When you stop wasting energy

This blog was written by John D. Wilson, former Deputy Director for Regulatory Policy at the Southern Alliance for Clean Energy.

Guest Blog | February 18, 2011 | Energy Efficiency

Well, you stop wasting energy!

Five months ago, a new tactic in the fight to keep wasting electricity emerged. Simply deny that saving energy saves energy. It completely boggles my mind that anyone would think that the way to build support for clean, cheap energy resource innovation is to insist first that it is a waste of effort to stop wasting energy.

A vigorous response to this misplaced critique is offered by David Goldstein at NRDC:

Throughout almost four decades of societal progress in getting more work out of less energy, those who deny the promise of energy efficiency have persisted in a bizarre claim: any energy savings from efficiency are offset by activities that demand additional energy consumption.

And of course the “rebound effect” is not news to experts in the field. The direct rebound effect is already considered in professionally-conducted energy efficiency studies; their findings do not need to be further adjusted (which would be double-counting). The indirect rebound effect (the income effect) is already considered in professionally-conducted global macroeconomic studies.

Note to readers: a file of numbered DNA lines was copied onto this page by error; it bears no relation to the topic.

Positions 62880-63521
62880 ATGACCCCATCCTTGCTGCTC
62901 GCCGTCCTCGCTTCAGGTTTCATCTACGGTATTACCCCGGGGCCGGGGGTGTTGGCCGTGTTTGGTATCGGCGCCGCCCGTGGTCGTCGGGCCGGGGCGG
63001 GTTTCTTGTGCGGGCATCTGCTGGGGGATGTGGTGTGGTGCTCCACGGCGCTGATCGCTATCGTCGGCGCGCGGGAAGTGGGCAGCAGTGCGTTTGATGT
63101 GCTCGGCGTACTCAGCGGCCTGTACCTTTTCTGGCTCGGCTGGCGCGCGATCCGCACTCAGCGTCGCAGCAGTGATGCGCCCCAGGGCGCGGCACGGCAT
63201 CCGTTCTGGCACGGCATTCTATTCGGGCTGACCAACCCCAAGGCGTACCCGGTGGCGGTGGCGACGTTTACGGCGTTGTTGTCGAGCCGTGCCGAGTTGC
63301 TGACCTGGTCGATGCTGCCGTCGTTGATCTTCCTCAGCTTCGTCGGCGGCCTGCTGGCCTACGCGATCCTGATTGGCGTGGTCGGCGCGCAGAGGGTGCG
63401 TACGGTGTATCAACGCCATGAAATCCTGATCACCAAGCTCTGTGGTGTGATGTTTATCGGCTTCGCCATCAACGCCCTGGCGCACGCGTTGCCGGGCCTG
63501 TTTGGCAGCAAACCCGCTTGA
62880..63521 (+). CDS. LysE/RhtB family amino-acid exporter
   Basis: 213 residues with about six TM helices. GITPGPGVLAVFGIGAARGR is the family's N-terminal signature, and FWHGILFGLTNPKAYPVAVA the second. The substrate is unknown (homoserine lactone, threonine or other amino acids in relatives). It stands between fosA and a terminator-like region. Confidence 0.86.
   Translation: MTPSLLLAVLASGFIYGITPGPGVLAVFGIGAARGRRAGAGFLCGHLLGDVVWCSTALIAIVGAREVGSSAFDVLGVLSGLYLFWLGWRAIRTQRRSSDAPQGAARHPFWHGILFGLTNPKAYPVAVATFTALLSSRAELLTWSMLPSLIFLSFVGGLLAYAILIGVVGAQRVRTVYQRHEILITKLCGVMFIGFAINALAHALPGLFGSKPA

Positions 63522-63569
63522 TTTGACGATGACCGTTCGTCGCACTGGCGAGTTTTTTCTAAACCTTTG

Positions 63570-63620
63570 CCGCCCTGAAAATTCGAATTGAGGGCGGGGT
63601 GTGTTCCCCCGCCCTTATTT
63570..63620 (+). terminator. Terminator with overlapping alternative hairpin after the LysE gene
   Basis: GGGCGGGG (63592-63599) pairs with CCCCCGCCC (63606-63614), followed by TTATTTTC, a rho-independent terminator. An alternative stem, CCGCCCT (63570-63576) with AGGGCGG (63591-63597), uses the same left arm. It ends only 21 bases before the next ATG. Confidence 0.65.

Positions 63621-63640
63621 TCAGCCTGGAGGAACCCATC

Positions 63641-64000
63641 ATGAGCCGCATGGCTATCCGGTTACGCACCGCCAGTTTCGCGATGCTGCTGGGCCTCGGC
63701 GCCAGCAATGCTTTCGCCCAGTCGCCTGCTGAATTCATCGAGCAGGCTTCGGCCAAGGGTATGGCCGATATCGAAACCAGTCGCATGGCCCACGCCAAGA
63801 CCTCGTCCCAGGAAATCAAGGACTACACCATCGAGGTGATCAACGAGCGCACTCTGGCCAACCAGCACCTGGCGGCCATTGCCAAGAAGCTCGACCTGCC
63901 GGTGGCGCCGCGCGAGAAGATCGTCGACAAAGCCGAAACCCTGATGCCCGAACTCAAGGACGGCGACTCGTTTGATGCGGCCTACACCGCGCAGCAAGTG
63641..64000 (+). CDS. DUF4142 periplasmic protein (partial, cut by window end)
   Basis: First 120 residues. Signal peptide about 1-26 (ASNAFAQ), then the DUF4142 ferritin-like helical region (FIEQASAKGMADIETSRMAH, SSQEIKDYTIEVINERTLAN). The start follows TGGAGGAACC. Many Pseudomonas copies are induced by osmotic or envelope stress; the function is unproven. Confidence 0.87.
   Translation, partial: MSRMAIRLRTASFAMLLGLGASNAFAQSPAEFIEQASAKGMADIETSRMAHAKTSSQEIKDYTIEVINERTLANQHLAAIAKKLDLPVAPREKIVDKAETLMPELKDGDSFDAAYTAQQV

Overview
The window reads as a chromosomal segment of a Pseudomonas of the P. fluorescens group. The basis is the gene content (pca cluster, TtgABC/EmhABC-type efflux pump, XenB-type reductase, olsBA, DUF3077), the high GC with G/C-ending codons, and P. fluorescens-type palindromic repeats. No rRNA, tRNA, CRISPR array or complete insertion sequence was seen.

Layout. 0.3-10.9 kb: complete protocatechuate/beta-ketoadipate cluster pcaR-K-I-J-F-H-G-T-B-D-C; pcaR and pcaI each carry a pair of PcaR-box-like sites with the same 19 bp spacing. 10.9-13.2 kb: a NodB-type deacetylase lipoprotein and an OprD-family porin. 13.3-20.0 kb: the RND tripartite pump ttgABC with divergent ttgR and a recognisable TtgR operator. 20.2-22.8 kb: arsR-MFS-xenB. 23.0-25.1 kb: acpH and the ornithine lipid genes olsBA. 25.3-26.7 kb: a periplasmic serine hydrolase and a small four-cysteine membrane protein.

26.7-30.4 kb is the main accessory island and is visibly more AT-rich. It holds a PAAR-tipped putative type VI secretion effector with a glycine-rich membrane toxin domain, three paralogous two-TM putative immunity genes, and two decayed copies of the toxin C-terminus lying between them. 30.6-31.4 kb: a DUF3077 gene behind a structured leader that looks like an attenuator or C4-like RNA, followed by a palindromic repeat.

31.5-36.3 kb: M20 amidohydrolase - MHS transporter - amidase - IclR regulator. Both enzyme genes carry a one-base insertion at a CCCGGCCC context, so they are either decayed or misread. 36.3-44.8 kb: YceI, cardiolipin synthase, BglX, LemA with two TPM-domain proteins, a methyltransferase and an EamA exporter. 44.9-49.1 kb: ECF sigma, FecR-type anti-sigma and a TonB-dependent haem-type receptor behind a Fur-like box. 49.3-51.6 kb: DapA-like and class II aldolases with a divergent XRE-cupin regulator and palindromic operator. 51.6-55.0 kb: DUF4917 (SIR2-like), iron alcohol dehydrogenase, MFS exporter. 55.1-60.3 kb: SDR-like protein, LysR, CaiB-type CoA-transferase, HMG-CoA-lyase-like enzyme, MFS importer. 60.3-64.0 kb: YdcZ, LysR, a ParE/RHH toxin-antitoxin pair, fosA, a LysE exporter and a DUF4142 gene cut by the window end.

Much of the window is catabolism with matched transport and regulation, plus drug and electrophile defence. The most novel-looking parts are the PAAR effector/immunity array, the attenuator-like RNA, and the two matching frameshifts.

It is certainly reasonable to argue that these studies don’t quite adequately account for the effects. Models aren’t perfect. Actual experience is used to validate and refine or adjust forecasts. It’s what professionals in these fields do, and while it is never perfect it can be done pretty well.

But it is absolute rubbish to imply that in past studies, leading firms and international organizations have failed to take the rebound effect into account when constructing mitigation scenarios. There is not a risk that proposed strategies “risk a dangerous over-reliance on energy efficiency” in climate mitigation strategies. And it is reckless and unprofessional to state so when plenty of experts have demonstrated exactly how the rebound effect is already taken into account.

And now I am going to try and stop wasting my energy arguing this nonsense.

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